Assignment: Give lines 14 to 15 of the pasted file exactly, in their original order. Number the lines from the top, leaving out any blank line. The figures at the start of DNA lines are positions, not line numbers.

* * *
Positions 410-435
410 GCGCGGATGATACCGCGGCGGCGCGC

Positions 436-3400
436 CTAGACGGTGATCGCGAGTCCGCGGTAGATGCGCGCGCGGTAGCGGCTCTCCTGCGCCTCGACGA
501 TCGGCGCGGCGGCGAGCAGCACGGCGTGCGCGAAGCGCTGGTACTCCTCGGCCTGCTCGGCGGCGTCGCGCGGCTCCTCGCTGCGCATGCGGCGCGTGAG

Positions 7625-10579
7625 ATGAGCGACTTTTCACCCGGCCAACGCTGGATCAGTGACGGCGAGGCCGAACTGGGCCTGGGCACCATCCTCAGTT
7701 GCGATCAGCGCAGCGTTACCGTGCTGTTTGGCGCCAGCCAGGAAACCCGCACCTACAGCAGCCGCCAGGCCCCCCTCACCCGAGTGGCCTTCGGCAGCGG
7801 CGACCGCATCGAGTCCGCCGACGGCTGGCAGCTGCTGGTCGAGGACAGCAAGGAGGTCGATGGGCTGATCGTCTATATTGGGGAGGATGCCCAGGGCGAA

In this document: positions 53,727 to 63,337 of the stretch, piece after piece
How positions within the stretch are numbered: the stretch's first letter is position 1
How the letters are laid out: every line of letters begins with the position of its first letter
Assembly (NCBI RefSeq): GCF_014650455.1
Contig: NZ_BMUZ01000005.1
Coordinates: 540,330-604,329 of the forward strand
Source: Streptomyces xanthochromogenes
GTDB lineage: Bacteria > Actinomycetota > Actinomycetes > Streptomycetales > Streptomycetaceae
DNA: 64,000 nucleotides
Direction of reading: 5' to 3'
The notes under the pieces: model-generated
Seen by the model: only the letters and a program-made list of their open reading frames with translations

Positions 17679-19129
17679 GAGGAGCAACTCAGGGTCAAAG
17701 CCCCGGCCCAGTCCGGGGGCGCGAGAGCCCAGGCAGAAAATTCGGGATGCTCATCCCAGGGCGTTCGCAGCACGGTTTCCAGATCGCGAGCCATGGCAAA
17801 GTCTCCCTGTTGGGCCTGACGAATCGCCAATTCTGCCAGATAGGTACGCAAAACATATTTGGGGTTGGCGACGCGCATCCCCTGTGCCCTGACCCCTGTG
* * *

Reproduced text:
Contig: NZ_BMUZ01000005.1
Coordinates: 540,330-604,329 of the forward strand